Iowa State Faculty and Extension Specialists Present Watershed Program



AMES, Iowa---A group of about 40 people gathered at Big City Burgers and Greens in downtown Des Moines on April 3 to learn about headwater streams, watersheds and individual, neighborhood or larger scale actions to protect and enhance stream conditions. Iowa State University Natural Resource Ecology and Management (NREM) specialists and faculty used a panel discussion to talk about physical, chemical and biological conditions of urban streams and the implications of daily actions by individuals with respect to stream health and sustainability.

“There are several questions central to understanding sustainability of watersheds, especially in the urban environment,” said Allen Pattillo, ISU Fisheries Extension specialist. “Questions that were covered during our discussion included: What is a watershed? How do activities in a watershed affect streams, and why should I care? How can I help create sustainable watersheds with good water quality?”

The “SOS: Sustaining Our Streams” panel consisted of Iowa State faculty members: Jan Thompson, urban forestry; Tim Stewart, aquatic ecology; Rebecca Christoffel, wildlife extension; and Allen Pattillo, fisheries extension. “We honed in on watersheds in Des Moines, while urging participants to keep the big picture in mind and how Iowa’s waterways ultimately drain into the Gulf of Mexico through the Mississippi River, affecting others downstream,” he said.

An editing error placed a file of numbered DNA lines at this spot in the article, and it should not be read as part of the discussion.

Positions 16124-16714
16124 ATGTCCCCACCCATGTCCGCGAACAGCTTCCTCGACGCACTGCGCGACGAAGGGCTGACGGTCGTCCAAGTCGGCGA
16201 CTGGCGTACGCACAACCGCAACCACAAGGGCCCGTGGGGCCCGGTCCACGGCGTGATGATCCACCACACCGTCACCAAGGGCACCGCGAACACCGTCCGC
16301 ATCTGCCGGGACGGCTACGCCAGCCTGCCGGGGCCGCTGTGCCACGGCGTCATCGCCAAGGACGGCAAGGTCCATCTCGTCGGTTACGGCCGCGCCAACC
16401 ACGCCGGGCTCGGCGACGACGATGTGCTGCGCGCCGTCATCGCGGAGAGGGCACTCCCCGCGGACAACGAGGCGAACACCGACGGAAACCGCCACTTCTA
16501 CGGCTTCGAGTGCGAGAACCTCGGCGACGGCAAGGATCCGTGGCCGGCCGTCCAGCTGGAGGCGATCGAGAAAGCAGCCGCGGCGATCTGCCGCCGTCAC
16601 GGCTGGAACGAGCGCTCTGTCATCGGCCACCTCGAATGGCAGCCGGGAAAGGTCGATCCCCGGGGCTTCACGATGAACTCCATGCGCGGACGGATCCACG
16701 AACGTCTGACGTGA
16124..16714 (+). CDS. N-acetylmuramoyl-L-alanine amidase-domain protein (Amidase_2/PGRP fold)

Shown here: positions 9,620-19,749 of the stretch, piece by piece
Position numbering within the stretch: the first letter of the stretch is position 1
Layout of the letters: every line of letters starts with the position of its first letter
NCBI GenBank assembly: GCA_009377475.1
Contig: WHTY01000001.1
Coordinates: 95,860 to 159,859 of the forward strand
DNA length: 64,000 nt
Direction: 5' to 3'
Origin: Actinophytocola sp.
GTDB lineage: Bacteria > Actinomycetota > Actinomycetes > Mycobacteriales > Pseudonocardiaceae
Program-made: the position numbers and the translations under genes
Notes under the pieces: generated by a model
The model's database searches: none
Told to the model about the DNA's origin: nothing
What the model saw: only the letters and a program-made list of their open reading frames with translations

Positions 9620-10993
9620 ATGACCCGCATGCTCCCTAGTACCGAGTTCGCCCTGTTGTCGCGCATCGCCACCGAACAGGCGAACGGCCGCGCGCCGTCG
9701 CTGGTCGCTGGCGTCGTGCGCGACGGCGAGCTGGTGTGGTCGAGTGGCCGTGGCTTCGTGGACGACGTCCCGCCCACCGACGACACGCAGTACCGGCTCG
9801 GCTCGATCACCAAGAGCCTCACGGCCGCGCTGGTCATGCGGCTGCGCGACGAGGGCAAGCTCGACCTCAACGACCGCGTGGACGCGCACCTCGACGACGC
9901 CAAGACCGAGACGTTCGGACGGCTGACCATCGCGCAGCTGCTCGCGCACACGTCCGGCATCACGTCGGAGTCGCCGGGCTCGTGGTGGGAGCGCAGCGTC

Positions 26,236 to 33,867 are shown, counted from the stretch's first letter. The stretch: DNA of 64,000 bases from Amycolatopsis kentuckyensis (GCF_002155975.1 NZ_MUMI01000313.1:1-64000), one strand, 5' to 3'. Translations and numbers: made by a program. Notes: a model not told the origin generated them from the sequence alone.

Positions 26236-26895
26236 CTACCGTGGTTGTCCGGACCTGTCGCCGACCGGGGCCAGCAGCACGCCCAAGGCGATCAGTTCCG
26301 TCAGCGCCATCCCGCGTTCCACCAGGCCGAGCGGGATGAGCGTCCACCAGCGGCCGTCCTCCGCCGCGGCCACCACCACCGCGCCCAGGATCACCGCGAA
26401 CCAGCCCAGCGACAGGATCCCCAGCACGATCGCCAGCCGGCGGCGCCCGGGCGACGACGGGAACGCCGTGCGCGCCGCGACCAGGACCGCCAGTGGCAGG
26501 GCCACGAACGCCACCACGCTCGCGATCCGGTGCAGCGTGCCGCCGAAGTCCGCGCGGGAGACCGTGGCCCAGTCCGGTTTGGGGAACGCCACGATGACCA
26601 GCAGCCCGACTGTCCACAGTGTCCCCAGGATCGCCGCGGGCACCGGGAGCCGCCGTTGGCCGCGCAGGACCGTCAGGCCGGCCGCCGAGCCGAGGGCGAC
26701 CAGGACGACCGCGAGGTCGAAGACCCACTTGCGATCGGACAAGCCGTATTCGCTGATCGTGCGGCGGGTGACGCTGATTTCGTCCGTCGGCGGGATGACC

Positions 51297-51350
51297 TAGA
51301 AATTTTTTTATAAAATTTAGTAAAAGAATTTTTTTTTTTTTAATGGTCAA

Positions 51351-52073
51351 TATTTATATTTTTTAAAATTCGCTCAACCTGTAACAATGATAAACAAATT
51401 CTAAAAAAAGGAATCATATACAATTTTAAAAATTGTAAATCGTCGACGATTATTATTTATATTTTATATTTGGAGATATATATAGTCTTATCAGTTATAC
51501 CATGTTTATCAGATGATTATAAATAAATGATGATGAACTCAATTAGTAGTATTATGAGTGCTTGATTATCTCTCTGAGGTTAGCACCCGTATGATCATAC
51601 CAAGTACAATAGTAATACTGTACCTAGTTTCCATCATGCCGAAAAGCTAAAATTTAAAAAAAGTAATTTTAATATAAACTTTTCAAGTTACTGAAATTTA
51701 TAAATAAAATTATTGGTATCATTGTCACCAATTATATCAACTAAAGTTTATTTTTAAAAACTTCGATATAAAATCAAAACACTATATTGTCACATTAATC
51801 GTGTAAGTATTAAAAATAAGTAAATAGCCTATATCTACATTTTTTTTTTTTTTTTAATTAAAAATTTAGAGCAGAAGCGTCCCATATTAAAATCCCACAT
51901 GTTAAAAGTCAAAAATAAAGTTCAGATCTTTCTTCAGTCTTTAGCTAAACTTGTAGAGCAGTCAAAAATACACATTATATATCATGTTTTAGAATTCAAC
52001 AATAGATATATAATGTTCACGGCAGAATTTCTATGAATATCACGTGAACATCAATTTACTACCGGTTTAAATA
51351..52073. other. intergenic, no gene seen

Those present took part in an interactive exercise assessing stream conditions of several pictured streams, and worked in groups to identify potentially harmful influences on stream conditions of specific watersheds in Des Moines. They were asked to suggest practices that might be used to reduce or mitigate harm to their waterways. Solutions such as the installation of pervious surfaces in parking lots, bio-swales downslope from a subdivision, and the installation of rain gardens were mentioned. Additional tips on sustainable stream quality practices were made available.

The program was a Science Center of Iowa Café Scientifique segment, recorded by Iowa Public Television and now available at http://www.iptv.org/video/detail.cfm/27391/.

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